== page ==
Automotive Jiggery-Pokery

So it’s all very well having a lovely 4th-gen iPod, but what if you never have an opportunity to listen to it? I hardly ever use public transport or walk anywhere (activities that are, traditionally, the preserve of the iPod owner) so I was beginning to think my purchase was a little rash…

I really wanted to be able to listen to it in the car, but there was a significant obstacle. There is no – standard at least – way of connecting an iPod to my car stereo. I had already experimented with using an FM transmitter a few months ago when I had my Creative Zen NX, but the quality was shocking, so that wasn’t going to be an option.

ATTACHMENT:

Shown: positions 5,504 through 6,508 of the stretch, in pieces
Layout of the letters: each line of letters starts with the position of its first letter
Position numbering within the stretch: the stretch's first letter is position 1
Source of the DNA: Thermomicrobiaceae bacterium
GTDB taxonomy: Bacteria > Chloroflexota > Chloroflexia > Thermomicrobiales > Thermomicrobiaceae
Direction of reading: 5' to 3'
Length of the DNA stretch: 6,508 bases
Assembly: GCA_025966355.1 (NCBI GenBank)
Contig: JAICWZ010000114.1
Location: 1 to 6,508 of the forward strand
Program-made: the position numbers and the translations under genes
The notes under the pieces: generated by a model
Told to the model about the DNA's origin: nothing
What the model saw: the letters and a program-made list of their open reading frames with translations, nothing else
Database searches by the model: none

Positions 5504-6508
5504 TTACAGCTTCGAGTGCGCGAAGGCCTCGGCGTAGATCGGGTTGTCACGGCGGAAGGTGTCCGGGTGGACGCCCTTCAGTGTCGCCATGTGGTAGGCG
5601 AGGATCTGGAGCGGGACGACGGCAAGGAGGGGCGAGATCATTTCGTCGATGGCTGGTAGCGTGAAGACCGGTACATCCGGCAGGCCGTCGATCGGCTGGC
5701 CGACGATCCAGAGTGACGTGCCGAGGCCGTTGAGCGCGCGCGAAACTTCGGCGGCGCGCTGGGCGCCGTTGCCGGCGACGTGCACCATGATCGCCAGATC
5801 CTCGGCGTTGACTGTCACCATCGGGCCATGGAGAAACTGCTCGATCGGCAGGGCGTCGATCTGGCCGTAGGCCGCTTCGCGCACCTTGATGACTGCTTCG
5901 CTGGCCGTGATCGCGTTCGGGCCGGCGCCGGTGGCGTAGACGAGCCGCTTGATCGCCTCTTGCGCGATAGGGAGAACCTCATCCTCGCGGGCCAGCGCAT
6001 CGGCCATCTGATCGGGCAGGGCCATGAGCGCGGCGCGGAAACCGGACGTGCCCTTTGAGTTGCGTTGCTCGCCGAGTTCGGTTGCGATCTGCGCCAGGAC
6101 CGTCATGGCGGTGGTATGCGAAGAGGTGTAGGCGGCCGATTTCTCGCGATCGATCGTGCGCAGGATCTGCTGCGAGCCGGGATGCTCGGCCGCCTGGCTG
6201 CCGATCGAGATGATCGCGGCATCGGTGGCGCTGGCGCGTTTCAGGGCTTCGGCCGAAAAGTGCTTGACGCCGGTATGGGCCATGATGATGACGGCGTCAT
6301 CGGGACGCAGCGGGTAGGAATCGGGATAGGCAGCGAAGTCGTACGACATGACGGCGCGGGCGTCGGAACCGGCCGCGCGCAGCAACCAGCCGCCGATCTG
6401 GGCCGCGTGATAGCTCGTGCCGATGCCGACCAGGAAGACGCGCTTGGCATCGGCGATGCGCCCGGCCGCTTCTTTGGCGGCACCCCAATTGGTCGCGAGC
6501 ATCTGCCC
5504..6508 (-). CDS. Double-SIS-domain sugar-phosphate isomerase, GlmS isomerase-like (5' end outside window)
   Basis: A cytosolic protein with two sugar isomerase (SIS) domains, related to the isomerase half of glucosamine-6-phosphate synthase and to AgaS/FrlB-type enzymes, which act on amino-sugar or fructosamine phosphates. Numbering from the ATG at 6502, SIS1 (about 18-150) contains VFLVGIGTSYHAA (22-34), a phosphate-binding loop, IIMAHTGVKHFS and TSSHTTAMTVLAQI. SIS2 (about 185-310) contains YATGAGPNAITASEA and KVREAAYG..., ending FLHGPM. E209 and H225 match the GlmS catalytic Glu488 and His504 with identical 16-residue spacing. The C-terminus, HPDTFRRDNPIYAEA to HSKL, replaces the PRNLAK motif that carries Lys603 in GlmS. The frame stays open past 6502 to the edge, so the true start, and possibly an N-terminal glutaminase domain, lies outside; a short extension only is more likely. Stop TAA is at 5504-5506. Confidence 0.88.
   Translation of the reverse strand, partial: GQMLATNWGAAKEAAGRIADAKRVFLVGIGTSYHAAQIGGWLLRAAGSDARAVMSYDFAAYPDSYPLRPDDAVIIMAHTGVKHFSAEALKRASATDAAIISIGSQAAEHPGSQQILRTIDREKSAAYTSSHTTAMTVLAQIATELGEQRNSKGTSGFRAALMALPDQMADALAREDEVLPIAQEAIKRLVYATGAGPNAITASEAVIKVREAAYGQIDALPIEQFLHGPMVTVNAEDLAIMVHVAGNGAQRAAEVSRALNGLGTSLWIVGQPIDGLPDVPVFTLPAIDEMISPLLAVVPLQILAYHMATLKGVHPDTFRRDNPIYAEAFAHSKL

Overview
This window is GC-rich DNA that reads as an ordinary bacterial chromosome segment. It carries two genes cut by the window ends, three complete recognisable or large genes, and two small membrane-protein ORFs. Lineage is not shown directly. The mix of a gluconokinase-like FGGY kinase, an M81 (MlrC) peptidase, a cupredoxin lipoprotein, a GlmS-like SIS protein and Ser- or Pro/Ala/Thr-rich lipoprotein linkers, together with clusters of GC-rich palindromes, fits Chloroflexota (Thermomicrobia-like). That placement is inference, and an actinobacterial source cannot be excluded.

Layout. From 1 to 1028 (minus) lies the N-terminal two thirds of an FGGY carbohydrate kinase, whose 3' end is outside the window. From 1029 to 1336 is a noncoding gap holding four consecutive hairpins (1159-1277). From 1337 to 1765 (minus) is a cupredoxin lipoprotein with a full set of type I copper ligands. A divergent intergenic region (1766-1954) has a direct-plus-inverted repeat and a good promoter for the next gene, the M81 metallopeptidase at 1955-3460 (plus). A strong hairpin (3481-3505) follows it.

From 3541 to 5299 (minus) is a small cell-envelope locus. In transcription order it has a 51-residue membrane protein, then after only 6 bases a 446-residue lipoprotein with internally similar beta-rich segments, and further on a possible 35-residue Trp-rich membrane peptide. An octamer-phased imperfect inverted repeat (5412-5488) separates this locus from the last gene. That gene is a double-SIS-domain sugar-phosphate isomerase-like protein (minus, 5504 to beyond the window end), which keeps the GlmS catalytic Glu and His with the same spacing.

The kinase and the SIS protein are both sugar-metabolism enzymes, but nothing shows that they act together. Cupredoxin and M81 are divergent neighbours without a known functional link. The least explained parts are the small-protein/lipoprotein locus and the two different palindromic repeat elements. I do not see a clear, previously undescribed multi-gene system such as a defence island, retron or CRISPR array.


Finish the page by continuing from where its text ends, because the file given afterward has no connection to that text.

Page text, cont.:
Another possibility was to buy a whole new car stereo – Alpine have just brought out a head unit which has integrated iPod compatibility. There’s a bit that stows away in the glove box which connects to the iPod itself, and then the head unit controls the Pod’s functions. Excellent, except that it costs £275. A bit steep, even for me.

So I finally plumped for the option that required a bit of DIY, but was a good compromise of cost and functionality. I got myself one of these units that plugs into the CD-changer port on the back of the standard radio. I extracted the radio, connected up the new box of tricks, hid it away down the back of the centre console, and then routed a standard stereo RCA to 3.5mm jack cable through to the base of the dashboard. This way, I can pop the Pod in the cup holder, plug the cable into the headphone socket, and enjoy all my tunes in the car.

Job done. Lovely.

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